And so we go the extra mile not to offend. Indeed, we do all that we can to make people comfortable. God forbid we are ever called divisive. It’s a far cry from Jonathan Edwards sermon, “Sinners in the Hand of an Angry God.” How did we get here?
This focus on being inclusive started back in the late 1950’s with a German theologian named Paul Tillich. Paul Tillich was part of the liberal school of theology. These were theologians who believed a modern culture needed an updated version of Christianity. So they reinterpreted Christianity to accommodate to the modern culture.
For Tillich, Jesus Christ was not divine. For Tillich, Jesus Christ was not God incarnate, not God in the flesh. He wasn’t even God’s only Son. For Tillich, Jesus was just a human being, but a human being who during his lifetime achieved “union with God.” He wasn’t the Son of God who died on the cross to atone for our sins. For Tillich, Jesus was the great example of what we could do and what we could be. We too, like Jesus, could achieve that same union.
This understanding of Jesus certainly affected the rest of his theology. For Tillich, mankind’s problem was not sin, but separation: Separation from God and separation from one another. So, Tillich said that our focus should be on reunion and reconciliation. The role of the church must be to reverse this separation and bring everyone together.We must find ways to include.
Notice the big shift here. For Tillich, sin is not the problem, division is the problem. So we should not be talking about sin, but division. Our main concern should not be righteousness, but inclusion. Inclusion will bring the peace we all so desperately seek.
So we must find ways to include everyone. And if we have to blur the lines between right and wrong, between sin and righteousness, so be it. Because the problem is separation. And when everyone is included we will have peace. So where has Paul Tillich’s teaching led to?
There was a time when the lines of sexual propriety were clearly drawn and marriage marked the bright line. Indeed, Paul called for the church in Corinth to expel one of the flock because of that man’s sexual behavior. But not anymore.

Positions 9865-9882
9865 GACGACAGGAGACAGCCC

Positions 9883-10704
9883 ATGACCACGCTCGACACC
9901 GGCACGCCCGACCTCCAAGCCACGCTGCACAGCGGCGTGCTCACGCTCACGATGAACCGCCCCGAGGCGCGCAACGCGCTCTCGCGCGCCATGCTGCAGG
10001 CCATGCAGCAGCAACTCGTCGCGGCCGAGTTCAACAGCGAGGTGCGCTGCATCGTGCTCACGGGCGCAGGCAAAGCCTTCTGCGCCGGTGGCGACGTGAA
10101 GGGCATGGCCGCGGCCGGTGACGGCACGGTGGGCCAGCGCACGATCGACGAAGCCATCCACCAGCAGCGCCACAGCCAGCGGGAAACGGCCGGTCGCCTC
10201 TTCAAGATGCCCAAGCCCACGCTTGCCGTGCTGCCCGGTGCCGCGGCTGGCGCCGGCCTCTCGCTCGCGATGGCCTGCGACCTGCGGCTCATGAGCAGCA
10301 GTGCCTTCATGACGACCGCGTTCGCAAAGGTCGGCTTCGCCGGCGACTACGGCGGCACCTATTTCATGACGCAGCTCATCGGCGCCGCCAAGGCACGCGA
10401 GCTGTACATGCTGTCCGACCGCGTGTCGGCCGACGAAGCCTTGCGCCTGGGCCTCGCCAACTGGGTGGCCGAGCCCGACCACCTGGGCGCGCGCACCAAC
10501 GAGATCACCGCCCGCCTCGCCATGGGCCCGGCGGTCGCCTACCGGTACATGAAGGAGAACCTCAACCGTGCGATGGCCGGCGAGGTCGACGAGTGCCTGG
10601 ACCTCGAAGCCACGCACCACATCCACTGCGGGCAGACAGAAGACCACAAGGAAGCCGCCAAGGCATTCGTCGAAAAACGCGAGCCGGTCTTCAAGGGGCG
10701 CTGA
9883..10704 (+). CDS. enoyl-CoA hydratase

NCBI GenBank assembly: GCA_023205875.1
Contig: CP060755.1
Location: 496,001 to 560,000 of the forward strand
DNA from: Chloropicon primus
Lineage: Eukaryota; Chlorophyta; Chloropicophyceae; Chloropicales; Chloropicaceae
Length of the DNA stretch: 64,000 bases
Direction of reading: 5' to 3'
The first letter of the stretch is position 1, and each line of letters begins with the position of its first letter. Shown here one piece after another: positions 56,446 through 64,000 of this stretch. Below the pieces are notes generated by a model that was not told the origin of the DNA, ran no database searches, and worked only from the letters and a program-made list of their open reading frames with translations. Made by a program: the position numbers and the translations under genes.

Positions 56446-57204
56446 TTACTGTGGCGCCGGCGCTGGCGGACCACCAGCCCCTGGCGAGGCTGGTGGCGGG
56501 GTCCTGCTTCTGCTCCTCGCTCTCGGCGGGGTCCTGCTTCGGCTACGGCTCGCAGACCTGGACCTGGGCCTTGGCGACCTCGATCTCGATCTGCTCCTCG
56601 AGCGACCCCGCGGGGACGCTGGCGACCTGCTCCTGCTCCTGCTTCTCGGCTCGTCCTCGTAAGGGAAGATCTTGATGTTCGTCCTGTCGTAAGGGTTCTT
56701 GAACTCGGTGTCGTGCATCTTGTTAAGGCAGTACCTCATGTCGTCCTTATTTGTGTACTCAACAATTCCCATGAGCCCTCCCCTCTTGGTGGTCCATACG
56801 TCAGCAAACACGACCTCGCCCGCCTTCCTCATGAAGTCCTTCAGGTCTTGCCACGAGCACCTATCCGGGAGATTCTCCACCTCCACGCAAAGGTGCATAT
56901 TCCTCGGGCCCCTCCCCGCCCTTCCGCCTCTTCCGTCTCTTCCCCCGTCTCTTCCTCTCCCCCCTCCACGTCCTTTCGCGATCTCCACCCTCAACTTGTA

Today’s western culture views sexual expression as an individual’s choice with no moral value attached to that choice. The inclusive church must accommodate to that culture. Don’t judge, just include. The inclusive church blurs the line between right and wrong to foster peace.
There was a time when marriage was clearly defined as the union of one man and one woman. Indeed, Christ used the institution of marriage to illustrate his relationship to his bride the Church. Not anymore.
Our culture has changed the meaning of marriage. It blurred the lines defining marriage as one man and one woman. So the inclusive church also blurs the line of marriage to foster peace.
There was a time when an abortion was a tragedy, regardless of the need or circumstances for it. Not anymore. Today western culture has dehumanized the unborn child so that abortion is not to be viewed as the killing of that child. And the inclusive church accommodates the culture to foster peace. There was an ordained seminary dean who spoke of abortion as a blessing. The lines are blurred to be inclusive and foster peace.
There was a time when you could call a man a man and a woman a woman. But not anymore. That would be divisive because some men believe they are women and some women believe they are men. To foster peace and to be inclusive, the inclusive church blurs the lines that once distinguished men from women.